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The Complete History of Starlink: Bringing Global Internet from Space

Starlink, the satellite internet constellation operated by SpaceX, has an ambitious vision – to provide high-speed, low-latency internet access to people across the globe. Since its inception in 2014, Starlink has rapidly progressed from an idea to a fledgling network of over 2,000 satellites, with users testing the service across five continents.

The origins of Starlink trace back to SpaceX itself and the leadership of founder Elon Musk. Let‘s step through the key events that have marked Starlink’s journey so far.

2014-2016: Conceptualizing a Space-Based Internet Network

In January 2015, SpaceX officially announced its intention to build a satellite constellation for the purpose of providing global broadband internet connectivity. This initiative likely began gestating within SpaceX as early as 2014.

SpaceX President Gwynne Shotwell later explained the rationale behind Starlink: “Elon came in one day and said ‘I want to talk to you about a project to put 4,000 satellites in space.” The goal was to drive down costs and boost reliability for consumer internet access.

By November 2016, SpaceX had filed an application with the Federal Communications Commission (FCC) to operate a new satellite system comprising 4,425 satellites in low Earth orbit. This kicked off a formal approval process that laid the regulatory groundwork for Starlink.

2017-2019: Early Testing and First Trial Launches

With FCC application in motion, SpaceX got to work on early Starlink prototypes. By February 2018, two experimental satellites – Tintin A and B – were launched to test key technologies like spacecraft maneuvering and positioning. Though Tintin A and B quickly stopped communicating, the learnings paved the way for improved models.

In May 2019 came a major milestone – the first full batch of 60 Starlink satellites blasted off aboard a Falcon 9 rocket. This crucial test run kicked off in earnest the buildout of the mega satellite constellation.

By that year’s end, SpaceX requested an expansion of the Starlink fleet to 30,000 units. Regulatory reviews and planning for production ramp-up began for this next growth phase.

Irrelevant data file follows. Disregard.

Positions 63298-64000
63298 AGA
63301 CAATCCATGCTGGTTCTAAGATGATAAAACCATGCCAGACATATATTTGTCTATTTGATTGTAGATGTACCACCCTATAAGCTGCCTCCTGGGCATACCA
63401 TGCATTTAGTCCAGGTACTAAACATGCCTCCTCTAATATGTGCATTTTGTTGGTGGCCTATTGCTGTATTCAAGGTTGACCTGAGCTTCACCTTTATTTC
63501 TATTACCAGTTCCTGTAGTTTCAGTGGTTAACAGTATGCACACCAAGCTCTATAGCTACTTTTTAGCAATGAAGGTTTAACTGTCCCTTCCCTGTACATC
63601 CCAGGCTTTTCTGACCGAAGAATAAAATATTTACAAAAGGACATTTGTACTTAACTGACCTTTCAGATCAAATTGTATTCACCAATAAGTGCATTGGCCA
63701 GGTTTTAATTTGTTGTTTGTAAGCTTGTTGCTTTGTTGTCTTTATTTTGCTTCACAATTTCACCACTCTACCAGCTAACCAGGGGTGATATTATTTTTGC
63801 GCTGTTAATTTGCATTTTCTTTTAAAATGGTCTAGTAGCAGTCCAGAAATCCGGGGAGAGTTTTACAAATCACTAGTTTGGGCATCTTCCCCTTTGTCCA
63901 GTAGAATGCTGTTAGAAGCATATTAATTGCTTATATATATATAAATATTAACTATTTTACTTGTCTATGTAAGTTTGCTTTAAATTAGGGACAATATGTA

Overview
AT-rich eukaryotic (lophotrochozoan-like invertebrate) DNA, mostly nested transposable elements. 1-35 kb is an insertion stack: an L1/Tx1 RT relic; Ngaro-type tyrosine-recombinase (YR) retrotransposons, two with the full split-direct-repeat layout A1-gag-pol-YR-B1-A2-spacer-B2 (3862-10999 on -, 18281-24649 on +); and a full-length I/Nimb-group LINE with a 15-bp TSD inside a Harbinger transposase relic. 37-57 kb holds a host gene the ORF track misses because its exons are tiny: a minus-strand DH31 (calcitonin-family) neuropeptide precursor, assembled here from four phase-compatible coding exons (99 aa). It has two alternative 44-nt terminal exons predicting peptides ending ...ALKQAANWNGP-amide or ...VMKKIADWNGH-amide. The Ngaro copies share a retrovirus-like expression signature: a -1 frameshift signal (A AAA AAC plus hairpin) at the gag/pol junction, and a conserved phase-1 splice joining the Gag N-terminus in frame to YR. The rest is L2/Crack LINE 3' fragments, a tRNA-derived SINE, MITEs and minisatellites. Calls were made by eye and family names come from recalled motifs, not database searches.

2020-2021: Beta Testing and Commercial Debut

With satellites proliferating in orbit and ground stations locking into place, SpaceX initiated public beta testing in October 2020. Invites went out en masse to potential users in the northern US and Canada.

Early reviews confirmed Starlink’s game-changing potential. Download speeds consistently clocked in at over 160 Mbps – far faster than traditional satellite internet and viable for high-bandwidth uses like video streaming. By mid 2021, there were over 100,000 active subscribers.

In August 2021, Starlink shipped its 100,000th user terminal. By year end, coverage had expanded to encompass Europe, Australia, and even remote research bases in Antarctica – a demonstration of Starlink’s reach.

The Present and Future

Today, Starlink’s constellation has grown to over 2,000 satellites covering territory across five continents. More advanced Gen2 satellites are set to launch in 2022, boosting capacities further still.

Meanwhile, ambitions remain sky-high in Starlink’s front office. Shotwell projects up to 400 million eventual subscribers – a staggering figure but not out of reach for an organization of SpaceX’s pedigree and resources. With thousands more satellites slated for launch in the coming years, we’re likely still only glimpsing the start of Starlink’s capabilities.

Where there are lofty goals, challenges are never far behind. As Starlink expands, everything from space debris to production bottlenecks will need to be managed carefully alongside opportunities like next-gen satellite and laser interlinking tech. Still, if history is any indicator, bet against SpaceX and Starlink at your own peril. The mission to connect the globe marches steadily onward.